MAKING art without a live audience has become a problem due to the lockdown – but some of the nation’s most exciting emerging voices have designed a solution.

This week students from the prestigious Royal Conservatoire of Scotland will showcase their talents globally through a new digital celebration of bold contemporary performance.

The Propel festival will see experimental and eclectic new works from the Conservatoire’s Contemporary Performance Practice programme.

From June 2 to 12, live and recorded works which explore and question human connection during the Covid-19 pandemic will be premiered over various online platforms. Students from all four year groups of the degree course have created original and innovative works during lockdown that include a live digital adaptation of Shakespeare’s Twelfth Night to be shared on Zoom Webinar and an intergenerational choreographic work spread over 60 one-minute films, with dancers aged 60 and above.

Propel also features a panel discussion on making performance in isolation, the internet as a creative space and emerging into an uncertain landscape, as well as artist’s talks, with one on how artists can make a difference to the lives of prisoners across the UK.

“The definition of contemporary is ‘existing’ or ‘happening now’ and, as a festival of contemporary performance, Propel attempts to examine the way in which we can continue to make new work while in quarantine,” said Dr Laura Bissell, interim head of Contemporary Performance Practice and lecturer in research at the Royal Conservatoire of Scotland.

“We are so proud of the artists from all four year groups for their bold and original concepts that they’ve developed during lockdown. Propel is a platform to showcase these curious, creative, collaborative and socially engaged artists who are committed to exploring the social function of performance and how it can be an act of community. We’re excited about sharing their work with a global audience in our first digital season of Propel.”

The performances include House, a collection of pre-recorded performative Zoom calls reimagined for a socially distant audience. Viewers will see lips move in the dark, headless bodies dance in static and listen to pillow talks of the morning after.

On June 3, Ryan Morgan will discuss his ongoing research into the ideas around prisons and how artists can make a difference in the lives of prisoners across the UK. He will share his “creative resource” made in order to help people in lockdown, specifically prisoners, during the Covid-19 pandemic.

A Site Seen From Within And Without has been made in response to two artists’ confinement within one site and attempts to somehow observe and interact beyond the walls of a first floor flat in the southside of Glasgow, while Intervals is a short video artwork that continually stops. A scenography of broken things or suspensions of activity, this work uses the theatrical interval as a means to comprehend the impact of mass disruption and loss of space. As objects are discarded and actions left unfinished, the intervals accumulate and portray something of the grief, inertia or strange senses of abandonment caused by this current period of enforced nothingness.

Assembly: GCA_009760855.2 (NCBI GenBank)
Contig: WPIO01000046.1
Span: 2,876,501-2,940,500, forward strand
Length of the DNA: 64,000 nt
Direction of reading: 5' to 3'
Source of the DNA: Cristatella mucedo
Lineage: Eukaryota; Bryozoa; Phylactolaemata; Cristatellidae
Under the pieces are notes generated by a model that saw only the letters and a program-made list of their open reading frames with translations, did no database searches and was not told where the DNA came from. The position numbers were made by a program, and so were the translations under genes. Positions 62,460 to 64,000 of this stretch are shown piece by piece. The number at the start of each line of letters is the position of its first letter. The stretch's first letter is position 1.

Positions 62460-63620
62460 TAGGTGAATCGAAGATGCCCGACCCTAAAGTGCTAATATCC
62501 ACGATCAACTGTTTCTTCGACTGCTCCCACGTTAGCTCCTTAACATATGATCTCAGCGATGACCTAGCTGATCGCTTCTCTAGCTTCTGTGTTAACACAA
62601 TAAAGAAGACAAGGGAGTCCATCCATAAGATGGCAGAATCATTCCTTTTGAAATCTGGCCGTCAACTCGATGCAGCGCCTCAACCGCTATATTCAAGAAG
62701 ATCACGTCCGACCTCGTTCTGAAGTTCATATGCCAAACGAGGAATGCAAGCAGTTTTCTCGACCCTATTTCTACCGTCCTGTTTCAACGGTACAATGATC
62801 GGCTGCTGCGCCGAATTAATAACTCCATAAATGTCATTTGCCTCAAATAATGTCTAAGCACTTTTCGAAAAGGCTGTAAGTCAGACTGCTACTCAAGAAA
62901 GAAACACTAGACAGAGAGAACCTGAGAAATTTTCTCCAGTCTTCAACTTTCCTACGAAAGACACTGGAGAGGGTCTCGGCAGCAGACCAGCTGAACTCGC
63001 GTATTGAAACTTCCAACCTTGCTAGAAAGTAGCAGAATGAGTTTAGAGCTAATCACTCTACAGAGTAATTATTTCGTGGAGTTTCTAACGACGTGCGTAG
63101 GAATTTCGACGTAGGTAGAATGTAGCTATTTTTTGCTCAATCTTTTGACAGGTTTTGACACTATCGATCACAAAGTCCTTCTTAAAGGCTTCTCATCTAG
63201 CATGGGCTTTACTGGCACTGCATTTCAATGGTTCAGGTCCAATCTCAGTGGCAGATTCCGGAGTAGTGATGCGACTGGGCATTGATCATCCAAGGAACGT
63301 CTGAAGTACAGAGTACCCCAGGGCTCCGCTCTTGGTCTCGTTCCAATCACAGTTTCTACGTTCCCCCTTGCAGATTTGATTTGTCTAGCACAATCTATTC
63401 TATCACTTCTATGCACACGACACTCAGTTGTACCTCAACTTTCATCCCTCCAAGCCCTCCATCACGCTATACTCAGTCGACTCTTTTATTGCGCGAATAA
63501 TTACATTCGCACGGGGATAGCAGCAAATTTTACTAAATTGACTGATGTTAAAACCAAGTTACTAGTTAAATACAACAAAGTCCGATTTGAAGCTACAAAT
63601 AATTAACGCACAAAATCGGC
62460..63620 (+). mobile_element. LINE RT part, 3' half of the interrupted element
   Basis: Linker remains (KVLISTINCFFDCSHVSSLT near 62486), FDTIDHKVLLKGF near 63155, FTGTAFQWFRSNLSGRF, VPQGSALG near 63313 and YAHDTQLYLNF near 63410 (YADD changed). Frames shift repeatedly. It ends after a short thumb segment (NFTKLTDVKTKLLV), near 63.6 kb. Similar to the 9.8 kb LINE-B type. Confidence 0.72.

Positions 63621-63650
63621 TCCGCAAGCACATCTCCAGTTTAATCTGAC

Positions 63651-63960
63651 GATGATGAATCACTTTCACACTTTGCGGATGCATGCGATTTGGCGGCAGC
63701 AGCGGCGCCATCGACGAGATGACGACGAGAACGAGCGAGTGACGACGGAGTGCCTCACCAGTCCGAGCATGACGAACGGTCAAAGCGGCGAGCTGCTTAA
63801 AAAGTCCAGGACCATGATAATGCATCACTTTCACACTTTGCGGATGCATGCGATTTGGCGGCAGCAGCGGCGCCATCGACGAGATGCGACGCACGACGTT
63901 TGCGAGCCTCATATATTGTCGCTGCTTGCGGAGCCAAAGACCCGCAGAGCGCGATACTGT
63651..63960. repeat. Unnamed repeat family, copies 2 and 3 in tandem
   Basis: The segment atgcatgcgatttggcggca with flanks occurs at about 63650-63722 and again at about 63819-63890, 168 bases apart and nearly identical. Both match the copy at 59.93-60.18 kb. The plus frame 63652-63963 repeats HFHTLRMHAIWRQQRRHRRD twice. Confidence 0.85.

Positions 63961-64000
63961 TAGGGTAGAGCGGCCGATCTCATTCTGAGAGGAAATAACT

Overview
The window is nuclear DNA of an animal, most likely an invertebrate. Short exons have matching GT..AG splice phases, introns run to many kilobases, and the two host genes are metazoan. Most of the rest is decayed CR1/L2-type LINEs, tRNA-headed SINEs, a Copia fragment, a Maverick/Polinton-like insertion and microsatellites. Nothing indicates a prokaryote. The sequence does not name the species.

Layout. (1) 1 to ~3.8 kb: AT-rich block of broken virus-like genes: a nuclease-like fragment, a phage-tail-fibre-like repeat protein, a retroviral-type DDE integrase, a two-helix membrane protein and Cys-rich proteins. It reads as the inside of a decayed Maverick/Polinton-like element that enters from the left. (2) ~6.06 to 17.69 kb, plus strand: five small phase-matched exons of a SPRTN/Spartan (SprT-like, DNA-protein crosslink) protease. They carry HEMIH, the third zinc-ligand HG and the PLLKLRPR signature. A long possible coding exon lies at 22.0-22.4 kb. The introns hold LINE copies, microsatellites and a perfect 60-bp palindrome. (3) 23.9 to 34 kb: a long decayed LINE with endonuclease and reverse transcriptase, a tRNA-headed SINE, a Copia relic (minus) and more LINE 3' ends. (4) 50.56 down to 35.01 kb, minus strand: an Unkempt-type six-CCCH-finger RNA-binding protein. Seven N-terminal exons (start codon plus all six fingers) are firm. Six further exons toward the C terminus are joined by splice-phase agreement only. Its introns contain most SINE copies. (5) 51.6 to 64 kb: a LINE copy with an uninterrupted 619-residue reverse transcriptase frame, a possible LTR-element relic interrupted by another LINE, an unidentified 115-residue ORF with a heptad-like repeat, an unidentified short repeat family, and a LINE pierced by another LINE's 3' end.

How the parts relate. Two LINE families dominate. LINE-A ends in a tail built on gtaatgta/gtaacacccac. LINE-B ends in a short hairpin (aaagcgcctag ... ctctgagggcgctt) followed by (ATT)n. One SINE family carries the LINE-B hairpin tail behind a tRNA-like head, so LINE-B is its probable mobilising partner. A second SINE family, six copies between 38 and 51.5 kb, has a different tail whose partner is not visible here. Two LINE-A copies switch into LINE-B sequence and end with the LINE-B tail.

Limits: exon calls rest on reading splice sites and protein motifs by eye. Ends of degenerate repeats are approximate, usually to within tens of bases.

In Further Down the Beach, two melancholic people go to the seaside and wait for the tide to go in and out. As all the real things around them become changed and half-imagined, they long more and more for some idyllic sense of escape.

The festival also includes M4Tr1m0N E, the “ceremony of official interpersonal long-term collaboration between Emprex Ivis of Ilyria and Cadet GEN_X20874_XD”.

Viewers are told to be sure to be in whatever condition their planet considers well dressed.

“Your tentacles should be well combed. And if you have skin, ensure that it is clean and well pigmented. You may be required to join the transmission during the ceremony, so presentability is of the utmost importance,” say the guidelines.

Twelfth Net is described as “a fan site, a love letter and cesspool. Itz an undul4ting cl1ckh0l3 of viruses and ador4tion. It is N0T bardolatry. It is fan fiction 4 the generation.”

Its creators warn: “There are many routes that can be taken throughout the performance – not every step you take will take you forward. Not every click is obvious. Not everything can be seen before the hour is up.”

One Man Shows is a live digital adaptation of Shakespeare’s Twelfth Night. The performance has been created to exist on Zoom Webinar and explores the idea of pretence, deception and disguise and how we can share spaces virtually to heal the loss of the theatre.

Another highlight is Other Each Other, Of A Place, an online encounter between an intergenerational group of people. To make it, second year CPP students collaborated in an online exchange with a group of dancers who are aged 60 and over. The two groups have never met in real life so the work is an experimental encounter in which they explore the possibilities of the moving body through choreography, film and conversation, looking at ways in which to bring about a new and unexpected sense of choreographic, physical and emotional connection between people and virtual/digital place.

At the core of this encounter is an emphasis on how the moving body can be a tool with which to create new realities and shared meaningful exchange between the performers and the viewer, especially in a time when people cannot physically touch and virtual encounters are the landscape where they gather together.

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